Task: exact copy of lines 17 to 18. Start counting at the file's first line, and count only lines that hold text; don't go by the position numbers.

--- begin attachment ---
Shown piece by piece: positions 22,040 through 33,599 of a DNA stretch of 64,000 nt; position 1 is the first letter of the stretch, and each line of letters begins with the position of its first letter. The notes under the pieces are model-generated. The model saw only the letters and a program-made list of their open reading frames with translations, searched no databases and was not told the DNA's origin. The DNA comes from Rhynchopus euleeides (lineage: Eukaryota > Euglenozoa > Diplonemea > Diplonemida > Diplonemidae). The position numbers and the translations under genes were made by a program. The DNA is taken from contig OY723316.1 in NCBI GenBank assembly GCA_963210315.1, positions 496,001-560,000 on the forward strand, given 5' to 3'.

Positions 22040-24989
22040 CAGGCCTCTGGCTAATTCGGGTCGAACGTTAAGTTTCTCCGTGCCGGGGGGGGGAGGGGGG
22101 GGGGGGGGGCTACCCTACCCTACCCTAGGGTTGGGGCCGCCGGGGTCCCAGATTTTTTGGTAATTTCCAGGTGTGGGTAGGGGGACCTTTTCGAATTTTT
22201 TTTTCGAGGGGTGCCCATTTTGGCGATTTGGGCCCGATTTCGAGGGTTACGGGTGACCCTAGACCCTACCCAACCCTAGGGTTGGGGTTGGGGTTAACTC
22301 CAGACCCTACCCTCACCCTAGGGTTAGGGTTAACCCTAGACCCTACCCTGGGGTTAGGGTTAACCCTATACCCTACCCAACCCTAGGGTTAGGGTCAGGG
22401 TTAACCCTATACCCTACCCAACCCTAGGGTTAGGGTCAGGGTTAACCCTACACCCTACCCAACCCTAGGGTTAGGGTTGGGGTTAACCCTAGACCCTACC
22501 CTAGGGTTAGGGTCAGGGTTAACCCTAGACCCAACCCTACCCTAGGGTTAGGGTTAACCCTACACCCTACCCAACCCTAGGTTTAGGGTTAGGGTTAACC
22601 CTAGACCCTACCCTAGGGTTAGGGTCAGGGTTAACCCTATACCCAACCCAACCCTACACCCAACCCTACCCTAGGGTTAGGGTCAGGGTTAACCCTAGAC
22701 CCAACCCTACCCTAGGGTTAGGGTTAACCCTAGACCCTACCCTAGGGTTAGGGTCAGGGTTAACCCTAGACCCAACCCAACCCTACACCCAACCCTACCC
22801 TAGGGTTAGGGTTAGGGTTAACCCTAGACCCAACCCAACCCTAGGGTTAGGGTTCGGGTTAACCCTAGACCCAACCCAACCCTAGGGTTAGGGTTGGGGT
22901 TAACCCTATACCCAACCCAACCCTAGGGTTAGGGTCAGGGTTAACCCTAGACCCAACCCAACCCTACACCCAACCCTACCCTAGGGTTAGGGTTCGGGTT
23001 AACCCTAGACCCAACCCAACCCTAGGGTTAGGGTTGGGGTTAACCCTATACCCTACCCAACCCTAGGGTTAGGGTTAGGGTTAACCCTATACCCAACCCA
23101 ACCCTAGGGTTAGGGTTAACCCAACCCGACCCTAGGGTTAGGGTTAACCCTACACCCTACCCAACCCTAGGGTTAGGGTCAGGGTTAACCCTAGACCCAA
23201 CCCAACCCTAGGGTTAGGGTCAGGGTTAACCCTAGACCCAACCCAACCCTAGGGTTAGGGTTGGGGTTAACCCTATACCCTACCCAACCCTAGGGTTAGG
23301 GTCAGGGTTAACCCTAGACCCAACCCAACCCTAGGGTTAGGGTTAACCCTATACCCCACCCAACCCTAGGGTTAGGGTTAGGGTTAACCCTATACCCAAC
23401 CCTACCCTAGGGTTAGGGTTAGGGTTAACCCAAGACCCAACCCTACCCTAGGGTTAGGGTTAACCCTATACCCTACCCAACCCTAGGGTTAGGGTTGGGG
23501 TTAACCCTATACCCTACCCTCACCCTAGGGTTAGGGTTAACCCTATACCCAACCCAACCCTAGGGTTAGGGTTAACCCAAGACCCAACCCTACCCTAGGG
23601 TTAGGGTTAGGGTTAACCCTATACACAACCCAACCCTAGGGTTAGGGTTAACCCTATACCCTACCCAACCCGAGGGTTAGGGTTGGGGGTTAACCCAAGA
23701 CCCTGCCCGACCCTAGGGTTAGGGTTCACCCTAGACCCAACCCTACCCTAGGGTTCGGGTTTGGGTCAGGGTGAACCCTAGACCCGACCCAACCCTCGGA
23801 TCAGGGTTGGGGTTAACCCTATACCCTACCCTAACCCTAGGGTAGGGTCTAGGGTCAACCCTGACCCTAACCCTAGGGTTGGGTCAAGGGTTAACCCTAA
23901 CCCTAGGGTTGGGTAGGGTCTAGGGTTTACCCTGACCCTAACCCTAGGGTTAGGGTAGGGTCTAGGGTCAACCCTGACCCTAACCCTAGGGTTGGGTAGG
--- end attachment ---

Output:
23401 CCTACCCTAGGGTTAGGGTTAGGGTTAACCCAAGACCCAACCCTACCCTAGGGTTAGGGTTAACCCTATACCCTACCCAACCCTAGGGTTAGGGTTGGGG
23501 TTAACCCTATACCCTACCCTCACCCTAGGGTTAGGGTTAACCCTATACCCAACCCAACCCTAGGGTTAGGGTTAACCCAAGACCCAACCCTACCCTAGGG